About the place and role of craft beer in the United States
You’ve all experienced it. Checking out the beer selection in a second liquor store, you noticed a lot of new beers, some you recently enjoyed are no longer on the shelves, and as you try to make sense of the colorful label and the increasingly longer beer names (Belgian style Imperial oak barrel aged double hopped amber honey wheat, you’ve seen the likes), you realize that you feel lost. Even just 10 years ago, you felt confident in making beer your beverage of choice. Something you could enjoy over and over, without having to delve all too deep in exotic and encyclopedic denominators and terms that come with wines. There were a number of local breweries that made good brews, some larger regional brewers that supplied you with delicious ales and lagers, and Belgian, German or British imports if you wanted to shake things up and indulge once in a while. That seems such a distant past now…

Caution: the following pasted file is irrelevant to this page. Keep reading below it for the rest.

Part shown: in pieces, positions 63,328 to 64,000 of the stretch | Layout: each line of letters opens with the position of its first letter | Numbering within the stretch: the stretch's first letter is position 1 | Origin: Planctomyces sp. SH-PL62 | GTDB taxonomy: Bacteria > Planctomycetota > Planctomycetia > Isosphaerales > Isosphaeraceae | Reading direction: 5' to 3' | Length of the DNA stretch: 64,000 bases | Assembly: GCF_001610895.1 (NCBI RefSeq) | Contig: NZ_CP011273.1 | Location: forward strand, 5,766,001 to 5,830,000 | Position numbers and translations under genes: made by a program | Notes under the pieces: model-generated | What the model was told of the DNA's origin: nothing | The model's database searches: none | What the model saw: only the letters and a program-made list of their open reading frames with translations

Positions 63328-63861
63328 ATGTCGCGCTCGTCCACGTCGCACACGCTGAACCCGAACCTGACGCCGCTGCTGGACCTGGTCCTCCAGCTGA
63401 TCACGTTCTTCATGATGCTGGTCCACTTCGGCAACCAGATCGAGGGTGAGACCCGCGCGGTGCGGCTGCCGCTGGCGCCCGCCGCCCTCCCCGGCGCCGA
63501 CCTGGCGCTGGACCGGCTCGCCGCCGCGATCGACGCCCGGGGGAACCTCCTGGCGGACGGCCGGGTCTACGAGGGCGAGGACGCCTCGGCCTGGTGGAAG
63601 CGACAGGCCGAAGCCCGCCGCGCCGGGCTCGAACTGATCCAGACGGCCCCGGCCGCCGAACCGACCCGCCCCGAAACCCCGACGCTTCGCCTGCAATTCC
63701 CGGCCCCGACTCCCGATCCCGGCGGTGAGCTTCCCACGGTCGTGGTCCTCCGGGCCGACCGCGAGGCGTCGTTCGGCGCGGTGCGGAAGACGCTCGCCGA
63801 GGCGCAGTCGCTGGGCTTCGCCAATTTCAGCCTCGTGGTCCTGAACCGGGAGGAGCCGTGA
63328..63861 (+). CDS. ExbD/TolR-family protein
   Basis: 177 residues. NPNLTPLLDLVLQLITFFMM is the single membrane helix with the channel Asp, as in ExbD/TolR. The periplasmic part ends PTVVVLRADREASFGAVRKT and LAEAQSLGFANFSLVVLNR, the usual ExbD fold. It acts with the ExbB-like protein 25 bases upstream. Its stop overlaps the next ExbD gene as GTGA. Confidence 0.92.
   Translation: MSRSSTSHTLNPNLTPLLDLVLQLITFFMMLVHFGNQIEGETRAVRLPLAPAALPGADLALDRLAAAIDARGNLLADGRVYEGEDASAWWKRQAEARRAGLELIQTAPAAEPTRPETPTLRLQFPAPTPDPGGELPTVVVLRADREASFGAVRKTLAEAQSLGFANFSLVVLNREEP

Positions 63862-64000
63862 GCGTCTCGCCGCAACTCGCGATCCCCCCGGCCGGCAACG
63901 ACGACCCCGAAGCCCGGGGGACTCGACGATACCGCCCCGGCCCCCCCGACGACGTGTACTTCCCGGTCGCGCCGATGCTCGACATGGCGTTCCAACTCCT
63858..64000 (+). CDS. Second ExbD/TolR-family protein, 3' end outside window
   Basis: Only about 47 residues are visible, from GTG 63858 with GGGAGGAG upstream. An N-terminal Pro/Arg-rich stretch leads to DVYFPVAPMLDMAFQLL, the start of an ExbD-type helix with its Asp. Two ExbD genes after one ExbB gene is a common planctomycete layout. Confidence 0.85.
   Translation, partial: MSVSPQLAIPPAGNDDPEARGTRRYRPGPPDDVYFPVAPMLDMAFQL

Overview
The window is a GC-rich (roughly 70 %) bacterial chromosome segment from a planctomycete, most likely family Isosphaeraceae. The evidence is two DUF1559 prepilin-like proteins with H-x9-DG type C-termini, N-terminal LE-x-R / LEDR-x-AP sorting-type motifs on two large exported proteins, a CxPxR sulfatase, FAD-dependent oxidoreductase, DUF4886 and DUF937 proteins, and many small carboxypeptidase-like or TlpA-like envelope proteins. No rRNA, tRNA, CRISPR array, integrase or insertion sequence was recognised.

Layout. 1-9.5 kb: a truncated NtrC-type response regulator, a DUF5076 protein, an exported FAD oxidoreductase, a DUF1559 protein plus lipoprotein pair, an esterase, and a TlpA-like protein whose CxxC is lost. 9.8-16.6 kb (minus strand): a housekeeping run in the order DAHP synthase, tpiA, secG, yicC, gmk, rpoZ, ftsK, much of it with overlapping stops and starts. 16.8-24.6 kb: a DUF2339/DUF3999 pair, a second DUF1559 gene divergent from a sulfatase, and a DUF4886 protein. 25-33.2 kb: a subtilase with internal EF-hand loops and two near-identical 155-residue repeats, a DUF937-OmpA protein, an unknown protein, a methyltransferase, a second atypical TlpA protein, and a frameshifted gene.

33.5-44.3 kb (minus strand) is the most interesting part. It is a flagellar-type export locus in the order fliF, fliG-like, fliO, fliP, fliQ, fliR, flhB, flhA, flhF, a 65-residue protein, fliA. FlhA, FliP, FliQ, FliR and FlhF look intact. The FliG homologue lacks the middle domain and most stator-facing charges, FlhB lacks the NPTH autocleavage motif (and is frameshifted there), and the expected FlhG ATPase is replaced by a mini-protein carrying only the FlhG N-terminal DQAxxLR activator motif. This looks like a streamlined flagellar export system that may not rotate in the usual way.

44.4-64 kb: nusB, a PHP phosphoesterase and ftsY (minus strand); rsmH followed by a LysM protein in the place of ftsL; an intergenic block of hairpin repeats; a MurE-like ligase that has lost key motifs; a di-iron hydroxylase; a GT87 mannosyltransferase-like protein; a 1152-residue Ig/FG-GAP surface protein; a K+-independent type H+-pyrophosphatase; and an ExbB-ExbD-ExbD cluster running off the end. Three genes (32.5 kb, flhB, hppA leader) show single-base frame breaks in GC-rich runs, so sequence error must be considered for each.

Not that you now think of yourself as unrefined, but when you are done working, all you want is to sit down, relax. And enjoy a great brew, alone when reading a book or a paper, but even better when talking with friends and family at home, on your deck, or in some bar or pub. The last thing on your mind is to dissect the liquid in your glass, and with a dictionary full of words like IBUs, esters, brettonamyces and attenuation, discover horse blanket, sweat socks, circus peanuts, canned asparagus, grass and cat pee in the taste and in the smell. Oh, sorry, in the nose.
If you noticed that brettonamyces was misspelled (brettanomyces, wild yeast from the family of the Saccharomycetaceae), you clearly do not belong in that group. This means that you are either a microbiologist or a beer geek. If you are the latter, you are delighted at the ever expanding streams of experimental beers, from in-your-face hop bombs that easily pass 100 IBUs to brews that display ever rarer exotic ingredients, funky, challenging, pushing the envelope. And why not? After all those years being starved on Bud and Miller, it is about time you had a decent beer that has actual taste! Nothing is more fulfilling to both the intellect and the palate then to sip and savor the newest creations from the masters in the craft!